All Wesleyan students, faculty, and staff now have access to lynda.com, an online subscription library that teaches the latest software tools and skills through high-quality instructional videos taught by recognized industry experts.
Using your Wesleyan username and password, (see instructions for accessing Lynda.com) the campus community can access more than 1,400 training videos on a broad range of subjects, including photography, design, music and video, home computing, animation, and web design and development. Acquire comprehensive training in popular applications such as Microsoft Office for both PC and Mac and Adobe Acrobat Professional. New courses are added every week.
Wesleyan students, staff and faculty can access the lynda.com library 24-hours-a-day, seven-days-a-week — even from an iPhone, iPad, Android device, or mobile phone—and watch entire courses or single tutorial videos when needed. Exercise files let users follow along with the instruction as they learn, and bookmarks help users keep track of what they’d like to watch.
Karen Warren, director of user and technical services, said Wesleyan has struggled with providing training to help staff stay current on their skills without requiring time away from the office. Students, she explained, have asked for resources to expand their own knowledge and ways to get additional hard skills training to augment their liberal arts education while here at Wesleyan. And faculty have been seeking to reduce instruction time on software skills.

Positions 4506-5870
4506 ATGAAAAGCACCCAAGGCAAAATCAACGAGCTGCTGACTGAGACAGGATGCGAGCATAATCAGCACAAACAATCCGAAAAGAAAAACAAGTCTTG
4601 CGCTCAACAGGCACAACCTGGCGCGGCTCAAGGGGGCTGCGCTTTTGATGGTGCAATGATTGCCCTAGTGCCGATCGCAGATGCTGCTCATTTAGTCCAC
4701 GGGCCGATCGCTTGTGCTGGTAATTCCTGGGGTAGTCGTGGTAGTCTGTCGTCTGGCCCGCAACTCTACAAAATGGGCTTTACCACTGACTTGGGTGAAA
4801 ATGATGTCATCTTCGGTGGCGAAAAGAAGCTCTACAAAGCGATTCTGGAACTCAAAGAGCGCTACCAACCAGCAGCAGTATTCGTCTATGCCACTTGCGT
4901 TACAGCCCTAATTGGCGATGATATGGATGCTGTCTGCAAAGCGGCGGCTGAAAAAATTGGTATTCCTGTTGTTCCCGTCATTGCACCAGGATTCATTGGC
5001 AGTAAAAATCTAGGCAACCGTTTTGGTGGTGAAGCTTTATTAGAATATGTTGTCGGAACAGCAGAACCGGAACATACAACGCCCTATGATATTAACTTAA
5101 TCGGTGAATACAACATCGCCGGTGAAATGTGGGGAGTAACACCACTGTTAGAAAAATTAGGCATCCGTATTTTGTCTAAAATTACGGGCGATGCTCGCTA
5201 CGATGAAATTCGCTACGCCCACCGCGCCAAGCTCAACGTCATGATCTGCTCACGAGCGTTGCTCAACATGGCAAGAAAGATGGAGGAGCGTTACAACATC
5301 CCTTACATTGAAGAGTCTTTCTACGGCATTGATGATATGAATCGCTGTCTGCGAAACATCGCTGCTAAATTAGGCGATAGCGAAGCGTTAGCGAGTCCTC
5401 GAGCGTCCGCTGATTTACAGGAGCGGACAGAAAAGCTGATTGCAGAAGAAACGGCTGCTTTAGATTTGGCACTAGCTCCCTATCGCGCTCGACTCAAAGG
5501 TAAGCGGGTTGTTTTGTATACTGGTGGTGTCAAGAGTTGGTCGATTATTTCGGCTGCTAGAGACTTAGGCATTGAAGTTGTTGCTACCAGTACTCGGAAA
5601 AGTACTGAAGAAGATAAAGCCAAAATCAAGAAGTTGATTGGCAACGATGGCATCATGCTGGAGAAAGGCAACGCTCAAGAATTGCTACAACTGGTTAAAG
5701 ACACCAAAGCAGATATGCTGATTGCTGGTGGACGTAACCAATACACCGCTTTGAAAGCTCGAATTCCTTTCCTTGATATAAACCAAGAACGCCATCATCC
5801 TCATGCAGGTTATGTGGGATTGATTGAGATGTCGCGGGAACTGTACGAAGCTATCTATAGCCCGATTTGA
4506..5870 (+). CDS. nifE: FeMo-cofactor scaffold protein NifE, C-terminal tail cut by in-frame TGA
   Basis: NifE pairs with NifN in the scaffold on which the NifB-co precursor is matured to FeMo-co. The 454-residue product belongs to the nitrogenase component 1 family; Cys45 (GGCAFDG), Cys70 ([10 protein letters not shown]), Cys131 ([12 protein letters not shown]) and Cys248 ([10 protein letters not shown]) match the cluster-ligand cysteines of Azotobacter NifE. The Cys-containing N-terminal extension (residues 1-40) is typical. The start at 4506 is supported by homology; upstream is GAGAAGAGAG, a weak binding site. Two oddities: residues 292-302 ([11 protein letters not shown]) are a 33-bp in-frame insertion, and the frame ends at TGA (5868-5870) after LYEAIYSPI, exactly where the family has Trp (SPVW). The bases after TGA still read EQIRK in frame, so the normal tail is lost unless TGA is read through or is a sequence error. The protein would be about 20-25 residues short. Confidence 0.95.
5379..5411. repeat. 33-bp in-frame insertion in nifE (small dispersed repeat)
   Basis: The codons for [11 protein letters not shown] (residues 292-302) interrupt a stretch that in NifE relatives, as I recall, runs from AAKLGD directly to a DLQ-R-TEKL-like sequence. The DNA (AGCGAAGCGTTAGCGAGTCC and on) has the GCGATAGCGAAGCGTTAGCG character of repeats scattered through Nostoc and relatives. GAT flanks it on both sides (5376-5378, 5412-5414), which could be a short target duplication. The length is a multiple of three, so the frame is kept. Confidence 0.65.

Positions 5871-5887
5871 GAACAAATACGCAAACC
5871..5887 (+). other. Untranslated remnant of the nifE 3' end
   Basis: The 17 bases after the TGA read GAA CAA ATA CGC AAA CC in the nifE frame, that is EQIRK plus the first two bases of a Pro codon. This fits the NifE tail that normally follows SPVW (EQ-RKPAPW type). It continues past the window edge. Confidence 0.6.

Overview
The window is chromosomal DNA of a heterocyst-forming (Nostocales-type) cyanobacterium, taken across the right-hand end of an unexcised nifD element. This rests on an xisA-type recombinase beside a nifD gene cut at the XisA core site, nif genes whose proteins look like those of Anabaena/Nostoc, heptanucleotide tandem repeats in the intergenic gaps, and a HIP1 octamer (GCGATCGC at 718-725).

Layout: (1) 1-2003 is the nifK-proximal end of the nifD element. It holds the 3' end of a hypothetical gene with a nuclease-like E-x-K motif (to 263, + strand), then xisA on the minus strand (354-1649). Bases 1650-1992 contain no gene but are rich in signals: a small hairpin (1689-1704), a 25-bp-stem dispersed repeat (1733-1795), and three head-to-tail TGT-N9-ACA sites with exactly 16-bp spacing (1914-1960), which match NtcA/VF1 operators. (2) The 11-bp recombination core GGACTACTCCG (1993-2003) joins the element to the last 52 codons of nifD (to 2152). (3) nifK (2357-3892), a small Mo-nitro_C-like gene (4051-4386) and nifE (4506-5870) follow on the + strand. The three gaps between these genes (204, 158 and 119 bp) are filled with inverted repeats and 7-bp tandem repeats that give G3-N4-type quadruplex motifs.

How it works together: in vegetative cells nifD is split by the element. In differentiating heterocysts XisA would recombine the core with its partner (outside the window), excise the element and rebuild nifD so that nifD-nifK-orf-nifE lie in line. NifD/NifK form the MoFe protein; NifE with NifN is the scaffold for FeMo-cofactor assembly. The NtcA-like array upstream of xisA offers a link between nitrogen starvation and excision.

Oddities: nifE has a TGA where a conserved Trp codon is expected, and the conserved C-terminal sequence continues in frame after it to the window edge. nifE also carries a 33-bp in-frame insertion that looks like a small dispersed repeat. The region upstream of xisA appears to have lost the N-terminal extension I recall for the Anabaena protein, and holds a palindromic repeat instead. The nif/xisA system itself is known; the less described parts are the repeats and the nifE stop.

“Lynda.com seemed to be the perfect solution by giving us a way to offer all of these things to our community,” Warren said. “We were able to integrate a single sign on so that the community can access from anywhere using their Wesleyan username and password.”
In addition, ITS is working on Moodle integration so faculty can easily assign specific units for their classes. The students would complete those units outside of class time reducing the amount of instruction time lost to teaching software.
Dave Baird, vice president for Information Technology and Chief Information Officer, committed ITS funds for the effort. The Office of Human Resources provided additional funding to broaden opportunities for professional development.
“The investment is expected to pay back on numerous fronts – satisfied students better prepared for the job market, faculty who can maximize instruction time, and staff who can acquire skills to be more productive,” Warren said.